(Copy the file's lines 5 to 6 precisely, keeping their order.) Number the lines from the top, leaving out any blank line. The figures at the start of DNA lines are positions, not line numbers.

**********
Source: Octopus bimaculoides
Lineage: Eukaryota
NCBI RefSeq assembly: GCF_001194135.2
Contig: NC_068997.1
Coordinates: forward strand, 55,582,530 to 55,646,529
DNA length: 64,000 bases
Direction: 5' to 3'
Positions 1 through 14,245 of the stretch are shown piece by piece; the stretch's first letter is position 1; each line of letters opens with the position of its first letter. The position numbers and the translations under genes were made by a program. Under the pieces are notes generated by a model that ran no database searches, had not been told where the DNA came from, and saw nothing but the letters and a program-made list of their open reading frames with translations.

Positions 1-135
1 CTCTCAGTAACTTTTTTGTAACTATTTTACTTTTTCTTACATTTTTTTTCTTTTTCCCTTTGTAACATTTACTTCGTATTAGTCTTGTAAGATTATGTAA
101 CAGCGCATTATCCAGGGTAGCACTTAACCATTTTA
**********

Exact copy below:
Coordinates: forward strand, 55,582,530 to 55,646,529
DNA length: 64,000 bases